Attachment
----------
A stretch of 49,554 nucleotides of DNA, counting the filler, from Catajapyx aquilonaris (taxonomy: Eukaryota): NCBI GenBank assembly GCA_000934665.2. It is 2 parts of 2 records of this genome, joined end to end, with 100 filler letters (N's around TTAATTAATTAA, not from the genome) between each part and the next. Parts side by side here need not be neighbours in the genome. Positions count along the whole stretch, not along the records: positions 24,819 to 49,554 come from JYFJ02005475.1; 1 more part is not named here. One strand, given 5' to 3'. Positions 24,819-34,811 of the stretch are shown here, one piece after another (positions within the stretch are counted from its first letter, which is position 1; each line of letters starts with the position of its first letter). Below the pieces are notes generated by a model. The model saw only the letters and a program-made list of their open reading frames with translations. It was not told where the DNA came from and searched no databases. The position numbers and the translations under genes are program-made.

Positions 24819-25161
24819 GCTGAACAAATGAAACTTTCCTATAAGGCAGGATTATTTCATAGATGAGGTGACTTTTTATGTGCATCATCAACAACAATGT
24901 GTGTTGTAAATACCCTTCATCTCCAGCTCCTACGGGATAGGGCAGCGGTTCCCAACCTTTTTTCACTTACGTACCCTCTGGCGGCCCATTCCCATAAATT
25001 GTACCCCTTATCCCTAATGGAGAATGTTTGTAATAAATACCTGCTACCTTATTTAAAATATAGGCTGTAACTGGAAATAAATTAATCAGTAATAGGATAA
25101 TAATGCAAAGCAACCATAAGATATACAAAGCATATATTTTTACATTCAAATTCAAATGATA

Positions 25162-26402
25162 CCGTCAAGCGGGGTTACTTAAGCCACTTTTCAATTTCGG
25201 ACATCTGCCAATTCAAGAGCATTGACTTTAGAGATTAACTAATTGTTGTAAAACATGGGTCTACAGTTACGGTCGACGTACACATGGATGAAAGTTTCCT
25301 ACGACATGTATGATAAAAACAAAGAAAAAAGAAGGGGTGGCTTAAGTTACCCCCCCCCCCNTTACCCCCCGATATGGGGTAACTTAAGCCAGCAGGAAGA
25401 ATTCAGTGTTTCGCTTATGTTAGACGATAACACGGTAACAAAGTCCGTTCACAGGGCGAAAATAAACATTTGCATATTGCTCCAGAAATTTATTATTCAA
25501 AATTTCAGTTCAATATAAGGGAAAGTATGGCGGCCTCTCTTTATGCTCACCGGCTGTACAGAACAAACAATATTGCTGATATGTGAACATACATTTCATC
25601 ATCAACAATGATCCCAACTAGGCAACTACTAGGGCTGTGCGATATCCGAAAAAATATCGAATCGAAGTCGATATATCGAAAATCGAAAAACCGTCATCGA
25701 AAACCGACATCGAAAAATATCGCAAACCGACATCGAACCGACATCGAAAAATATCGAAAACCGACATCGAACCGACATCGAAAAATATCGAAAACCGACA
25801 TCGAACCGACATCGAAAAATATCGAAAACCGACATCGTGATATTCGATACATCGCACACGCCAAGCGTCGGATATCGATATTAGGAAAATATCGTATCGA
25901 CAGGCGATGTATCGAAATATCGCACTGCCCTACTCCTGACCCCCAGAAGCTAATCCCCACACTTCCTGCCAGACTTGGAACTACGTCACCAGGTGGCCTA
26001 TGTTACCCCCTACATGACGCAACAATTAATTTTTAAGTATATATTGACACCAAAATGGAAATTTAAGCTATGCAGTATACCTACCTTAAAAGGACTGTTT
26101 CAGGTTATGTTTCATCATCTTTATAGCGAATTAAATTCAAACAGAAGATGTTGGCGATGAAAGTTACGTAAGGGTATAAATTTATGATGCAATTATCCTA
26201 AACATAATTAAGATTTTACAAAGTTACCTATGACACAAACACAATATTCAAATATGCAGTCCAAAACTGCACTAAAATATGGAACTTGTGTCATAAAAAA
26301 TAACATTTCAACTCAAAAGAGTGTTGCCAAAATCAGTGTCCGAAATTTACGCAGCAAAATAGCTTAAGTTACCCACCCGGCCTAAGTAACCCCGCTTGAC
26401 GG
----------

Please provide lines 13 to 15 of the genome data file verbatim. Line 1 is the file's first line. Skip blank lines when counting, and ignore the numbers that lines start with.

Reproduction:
25601 ATCAACAATGATCCCAACTAGGCAACTACTAGGGCTGTGCGATATCCGAAAAAATATCGAATCGAAGTCGATATATCGAAAATCGAAAAACCGTCATCGA
25701 AAACCGACATCGAAAAATATCGCAAACCGACATCGAACCGACATCGAAAAATATCGAAAACCGACATCGAACCGACATCGAAAAATATCGAAAACCGACA
25801 TCGAACCGACATCGAAAAATATCGAAAACCGACATCGTGATATTCGATACATCGCACACGCCAAGCGTCGGATATCGATATTAGGAAAATATCGTATCGA